You can laugh, but I don’t care.

People think I don’t know when they’re making fun of me. But I know. I just no longer care.

I know I’m a bit weird. Quirky. Odd. Strange. I don’t always pick up on irony and sarcasm, I too often take things too seriously and believe stuff that’s not true. I’m book smart, theoretical, and don’t always understand right away how some of the things that are obvious to a lot of people work. With a lot of things, I’m a bit slow, and I need things spelled out to me.

But I know when I’m being made fun of, laughed at behind my back… I know it. I’m aware that it happens.

But here’s the thing. The thing is, I don’t care about it. If people have nothing better to do than make fun of me, then I feel sorry for them. If that’s what they want to spend their time on, then that’s their time being wasted, their life. I’m not gonna waste my time caring about it, because I lose so much precious time that way. Life may be long, but it might be short. We never know how much time we’re gonna get and I don’t want to waste mine. I want to focus on doing things that are good for me, that bring joy to my soul. I don’t want to care about people who have negative opinions about me.

And I want to share a poem with you. It’s one of my favourite pieces of writing, I’ve copied it down so many times, and I might have shared it on my blog before, but I wanted to share it again:

I love being horribly straightforward. I love sending reckless text messages (because how reckless can a form of digitized communication be?) and telling people I love them and telling people they are absolutely magical humans and I cannot believe they really exist. I love saying, Kiss me harder, and You’re a good person, and, You brighten my day. I live my life as straight-forward as possible.

Because one day, I might get hit by a bus.

Maybe it’s weird. Maybe it’s scary. Maybe it seems downright impossible to just be—to just let people know you want them, need them, feel like, in this very moment, you will die if you do not see them, hold them, touch them in some way whether its your feet on their thighs on the couch or your tongue in their mouth or your heart in their hands.

But there is nothing more beautiful than being desperate.

And there is nothing more risky than pretending not to care.

We are young and we are human and we are beautiful and we are not as in control as we think we are. We never know who needs us back. We never know the magic that can arise between ourselves and other humans.

We never know when the bus is coming.”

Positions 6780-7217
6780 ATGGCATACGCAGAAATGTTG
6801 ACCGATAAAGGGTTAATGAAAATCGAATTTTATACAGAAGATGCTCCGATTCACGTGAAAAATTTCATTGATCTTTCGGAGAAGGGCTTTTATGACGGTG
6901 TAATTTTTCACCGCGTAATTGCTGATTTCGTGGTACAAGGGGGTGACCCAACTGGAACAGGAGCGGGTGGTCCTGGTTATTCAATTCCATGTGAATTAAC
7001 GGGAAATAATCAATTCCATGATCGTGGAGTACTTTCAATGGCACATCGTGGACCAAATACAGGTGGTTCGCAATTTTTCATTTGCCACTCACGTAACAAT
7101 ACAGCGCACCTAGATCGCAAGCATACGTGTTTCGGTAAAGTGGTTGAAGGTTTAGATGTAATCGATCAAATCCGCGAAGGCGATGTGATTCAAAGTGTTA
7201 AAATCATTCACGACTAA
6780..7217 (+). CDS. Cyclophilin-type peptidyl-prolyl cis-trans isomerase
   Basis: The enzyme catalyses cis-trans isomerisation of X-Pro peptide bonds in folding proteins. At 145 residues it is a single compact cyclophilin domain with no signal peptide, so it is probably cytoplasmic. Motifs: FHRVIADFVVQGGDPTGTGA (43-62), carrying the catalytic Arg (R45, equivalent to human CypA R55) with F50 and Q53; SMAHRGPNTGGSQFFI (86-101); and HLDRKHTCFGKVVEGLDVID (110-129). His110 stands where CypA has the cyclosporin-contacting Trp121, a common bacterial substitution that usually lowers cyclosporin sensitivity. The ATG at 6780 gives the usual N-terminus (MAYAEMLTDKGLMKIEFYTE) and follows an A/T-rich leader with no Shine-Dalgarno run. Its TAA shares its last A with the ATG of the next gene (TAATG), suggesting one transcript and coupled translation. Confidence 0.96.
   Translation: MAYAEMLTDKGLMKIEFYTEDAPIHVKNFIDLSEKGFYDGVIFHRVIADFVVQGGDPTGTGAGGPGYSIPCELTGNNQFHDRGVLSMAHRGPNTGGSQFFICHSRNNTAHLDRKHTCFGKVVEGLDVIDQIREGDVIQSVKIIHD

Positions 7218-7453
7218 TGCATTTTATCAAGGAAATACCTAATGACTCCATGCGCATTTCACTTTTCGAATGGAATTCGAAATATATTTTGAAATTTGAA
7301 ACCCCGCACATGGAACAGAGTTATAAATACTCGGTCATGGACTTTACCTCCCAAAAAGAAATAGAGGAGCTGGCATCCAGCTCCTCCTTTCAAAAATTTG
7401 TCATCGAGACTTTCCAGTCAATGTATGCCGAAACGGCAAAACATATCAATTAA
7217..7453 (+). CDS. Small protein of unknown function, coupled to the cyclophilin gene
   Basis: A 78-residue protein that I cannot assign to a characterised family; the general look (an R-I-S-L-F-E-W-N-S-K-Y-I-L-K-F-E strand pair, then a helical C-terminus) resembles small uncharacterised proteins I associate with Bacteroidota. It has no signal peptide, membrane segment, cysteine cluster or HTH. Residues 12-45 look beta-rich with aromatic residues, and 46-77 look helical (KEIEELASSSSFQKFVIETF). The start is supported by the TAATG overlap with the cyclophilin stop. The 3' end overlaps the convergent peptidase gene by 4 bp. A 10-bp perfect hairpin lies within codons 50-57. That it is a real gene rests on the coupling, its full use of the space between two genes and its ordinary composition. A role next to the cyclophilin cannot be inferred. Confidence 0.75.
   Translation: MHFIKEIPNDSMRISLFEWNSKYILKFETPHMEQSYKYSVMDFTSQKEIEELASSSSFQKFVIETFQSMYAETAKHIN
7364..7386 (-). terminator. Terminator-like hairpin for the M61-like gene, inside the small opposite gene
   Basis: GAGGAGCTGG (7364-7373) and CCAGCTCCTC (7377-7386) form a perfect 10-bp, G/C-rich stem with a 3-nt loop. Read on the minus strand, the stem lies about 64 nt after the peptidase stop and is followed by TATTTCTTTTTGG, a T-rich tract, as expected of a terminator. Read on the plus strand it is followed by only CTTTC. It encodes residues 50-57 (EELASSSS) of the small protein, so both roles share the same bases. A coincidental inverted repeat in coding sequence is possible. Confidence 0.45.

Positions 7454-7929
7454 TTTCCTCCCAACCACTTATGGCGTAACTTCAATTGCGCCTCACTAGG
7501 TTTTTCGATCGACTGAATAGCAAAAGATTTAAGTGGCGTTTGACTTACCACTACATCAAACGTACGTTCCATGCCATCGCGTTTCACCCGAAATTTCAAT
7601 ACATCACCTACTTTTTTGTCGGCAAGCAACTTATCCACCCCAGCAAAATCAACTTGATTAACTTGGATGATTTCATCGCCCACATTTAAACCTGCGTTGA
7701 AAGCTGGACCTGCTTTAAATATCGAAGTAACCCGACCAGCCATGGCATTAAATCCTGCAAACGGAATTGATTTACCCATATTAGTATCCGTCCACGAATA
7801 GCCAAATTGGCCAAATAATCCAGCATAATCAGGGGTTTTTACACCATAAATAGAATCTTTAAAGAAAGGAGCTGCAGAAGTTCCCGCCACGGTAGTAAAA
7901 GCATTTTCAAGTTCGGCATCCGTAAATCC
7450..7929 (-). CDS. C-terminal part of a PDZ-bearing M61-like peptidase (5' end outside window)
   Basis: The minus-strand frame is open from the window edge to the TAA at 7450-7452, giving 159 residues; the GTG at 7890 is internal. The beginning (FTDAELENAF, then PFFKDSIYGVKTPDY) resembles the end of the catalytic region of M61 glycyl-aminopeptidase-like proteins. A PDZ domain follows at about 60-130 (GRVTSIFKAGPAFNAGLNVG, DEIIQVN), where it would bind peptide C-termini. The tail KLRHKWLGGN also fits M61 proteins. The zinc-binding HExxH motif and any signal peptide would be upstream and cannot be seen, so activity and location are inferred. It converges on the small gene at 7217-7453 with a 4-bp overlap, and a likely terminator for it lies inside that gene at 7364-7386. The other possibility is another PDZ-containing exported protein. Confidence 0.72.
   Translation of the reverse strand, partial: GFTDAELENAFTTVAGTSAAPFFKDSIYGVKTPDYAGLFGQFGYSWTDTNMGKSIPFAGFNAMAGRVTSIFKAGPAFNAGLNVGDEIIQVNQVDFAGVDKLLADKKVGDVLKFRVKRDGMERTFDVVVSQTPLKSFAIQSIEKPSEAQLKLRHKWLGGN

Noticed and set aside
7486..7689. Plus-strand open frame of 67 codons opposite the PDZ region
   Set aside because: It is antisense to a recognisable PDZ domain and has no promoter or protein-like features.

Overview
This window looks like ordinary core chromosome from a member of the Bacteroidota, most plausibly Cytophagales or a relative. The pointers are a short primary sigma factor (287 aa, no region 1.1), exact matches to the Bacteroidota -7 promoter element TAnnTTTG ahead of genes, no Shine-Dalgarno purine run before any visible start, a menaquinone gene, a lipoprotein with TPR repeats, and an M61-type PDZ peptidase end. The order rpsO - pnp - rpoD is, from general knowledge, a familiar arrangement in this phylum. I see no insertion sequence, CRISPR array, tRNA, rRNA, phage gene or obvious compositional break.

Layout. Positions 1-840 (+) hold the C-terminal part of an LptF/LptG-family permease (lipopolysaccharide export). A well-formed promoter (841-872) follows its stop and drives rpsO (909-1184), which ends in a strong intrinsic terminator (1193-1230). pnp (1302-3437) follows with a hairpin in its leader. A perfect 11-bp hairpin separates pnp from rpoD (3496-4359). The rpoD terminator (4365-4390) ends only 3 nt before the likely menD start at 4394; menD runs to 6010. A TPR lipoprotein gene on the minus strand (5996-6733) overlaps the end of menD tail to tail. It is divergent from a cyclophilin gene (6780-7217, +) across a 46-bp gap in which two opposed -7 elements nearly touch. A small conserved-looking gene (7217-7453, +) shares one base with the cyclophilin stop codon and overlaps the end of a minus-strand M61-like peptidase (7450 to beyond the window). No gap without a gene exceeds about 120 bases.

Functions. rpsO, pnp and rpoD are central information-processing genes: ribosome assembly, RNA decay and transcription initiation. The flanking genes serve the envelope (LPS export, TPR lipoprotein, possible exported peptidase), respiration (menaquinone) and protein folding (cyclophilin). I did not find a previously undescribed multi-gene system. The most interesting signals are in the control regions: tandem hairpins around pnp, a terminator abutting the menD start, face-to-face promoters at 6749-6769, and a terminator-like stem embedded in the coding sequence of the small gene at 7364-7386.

—Rachel C. Lewis, Tell The People You Love That You Love Them

Xoxo

Julie

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Motherhood Thoughts and Fears

I’m almost 25, and my boyfriend turned 28 earlier this year. We’re adults. I’m two years older than my mom was when she had me, six years older than my grandma was when she had me. So if we go by years I still have two more years before I should have my first child. But that’s not how it works. 

The first girl who had a baby in my year in school was 16. Another followed close after. And in the last few years many others have had their first and second child as well. Last November my oldest friend had a baby. I’ve visited twice since then – in my defense I’ve only been home three times since she had him. With everyone buying apartments, having kids, upgrading to houses, having more kids… It’s easy to feel like you’re falling behind, when you’re almost 25 and still in school (master’s degree is still school), living with roommates that weren’t your choice, and the only jobs you’ve had are seasonal or weekends only. But a couple of weeks ago I found this quote on Instagram, which was really something that I needed to hear:

I visited my friend with the baby while I was home for Easter holiday. He is five months old, and when he wasn’t sleeping he was giggling and sucking on his fingers and we played airplane and with a stuffed elephant with toys on it and he was so incredibly cute! 

When I came home I had a message in a group chat with me and two other friends asking what we’re doing today so I said I just came home and was putting on laundry because I had some drool and spit up on me. One of my friends responded with a heart eye emoji. Both of the girls in the group chat are in serious want of babies. They’re a year younger than me. I’m not in the same want of babies. And I don’t feel like heart eye emojis at spit up and drool. 

Of course I’m gonna have babies someday. But is there something wrong with me when my uterus isn’t screaming for them, and I don’t feel like heart eye emojis at the thought of baby fluids at the age of almost 25? Hanging out with a 5-month old was fun, but I was a bit scared of hurting him when holding him, even now that he was much larger than the last time I saw him, when he was only 5 weeks old and so fragile I was scared to even touch him, and I couldn’t move him when he moved in my arms when I was holding him. Will this change, if the baby is mine? Or do I not have what it takes to be a good and loving mother? Is there any way of knowing? How do I put up with the not knowing until I know? 

~ Julie